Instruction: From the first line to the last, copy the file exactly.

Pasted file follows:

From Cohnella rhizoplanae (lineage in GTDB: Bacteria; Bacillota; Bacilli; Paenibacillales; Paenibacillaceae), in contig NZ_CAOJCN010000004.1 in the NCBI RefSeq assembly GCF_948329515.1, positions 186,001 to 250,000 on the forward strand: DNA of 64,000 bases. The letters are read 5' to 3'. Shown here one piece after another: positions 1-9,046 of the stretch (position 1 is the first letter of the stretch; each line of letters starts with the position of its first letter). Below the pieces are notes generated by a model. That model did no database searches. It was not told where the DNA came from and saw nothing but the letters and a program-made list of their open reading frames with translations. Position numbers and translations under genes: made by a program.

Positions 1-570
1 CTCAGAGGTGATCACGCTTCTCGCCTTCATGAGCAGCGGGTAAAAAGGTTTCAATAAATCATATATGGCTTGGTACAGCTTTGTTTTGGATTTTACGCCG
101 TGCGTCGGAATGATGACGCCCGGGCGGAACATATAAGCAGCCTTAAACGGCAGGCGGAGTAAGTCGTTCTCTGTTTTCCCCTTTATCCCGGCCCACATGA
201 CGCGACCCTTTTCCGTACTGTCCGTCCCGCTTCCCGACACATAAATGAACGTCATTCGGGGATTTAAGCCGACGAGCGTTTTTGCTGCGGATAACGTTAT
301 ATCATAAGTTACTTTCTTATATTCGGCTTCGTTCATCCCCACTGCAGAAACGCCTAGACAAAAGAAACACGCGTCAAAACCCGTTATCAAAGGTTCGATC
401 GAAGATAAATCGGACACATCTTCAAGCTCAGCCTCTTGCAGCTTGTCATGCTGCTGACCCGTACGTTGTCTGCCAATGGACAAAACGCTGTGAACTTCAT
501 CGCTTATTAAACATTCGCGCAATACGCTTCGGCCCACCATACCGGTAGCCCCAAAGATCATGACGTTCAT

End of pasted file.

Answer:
From Cohnella rhizoplanae (lineage in GTDB: Bacteria; Bacillota; Bacilli; Paenibacillales; Paenibacillaceae), in contig NZ_CAOJCN010000004.1 in the NCBI RefSeq assembly GCF_948329515.1, positions 186,001 to 250,000 on the forward strand: DNA of 64,000 bases. The letters are read 5' to 3'. Shown here one piece after another: positions 1-9,046 of the stretch (position 1 is the first letter of the stretch; each line of letters starts with the position of its first letter). Below the pieces are notes generated by a model. That model did no database searches. It was not told where the DNA came from and saw nothing but the letters and a program-made list of their open reading frames with translations. Position numbers and translations under genes: made by a program.

Positions 1-570
1 CTCAGAGGTGATCACGCTTCTCGCCTTCATGAGCAGCGGGTAAAAAGGTTTCAATAAATCATATATGGCTTGGTACAGCTTTGTTTTGGATTTTACGCCG
101 TGCGTCGGAATGATGACGCCCGGGCGGAACATATAAGCAGCCTTAAACGGCAGGCGGAGTAAGTCGTTCTCTGTTTTCCCCTTTATCCCGGCCCACATGA
201 CGCGACCCTTTTCCGTACTGTCCGTCCCGCTTCCCGACACATAAATGAACGTCATTCGGGGATTTAAGCCGACGAGCGTTTTTGCTGCGGATAACGTTAT
301 ATCATAAGTTACTTTCTTATATTCGGCTTCGTTCATCCCCACTGCAGAAACGCCTAGACAAAAGAAACACGCGTCAAAACCCGTTATCAAAGGTTCGATC
401 GAAGATAAATCGGACACATCTTCAAGCTCAGCCTCTTGCAGCTTGTCATGCTGCTGACCCGTACGTTGTCTGCCAATGGACAAAACGCTGTGAACTTCAT
501 CGCTTATTAAACATTCGCGCAATACGCTTCGGCCCACCATACCGGTAGCCCCAAAGATCATGACGTTCAT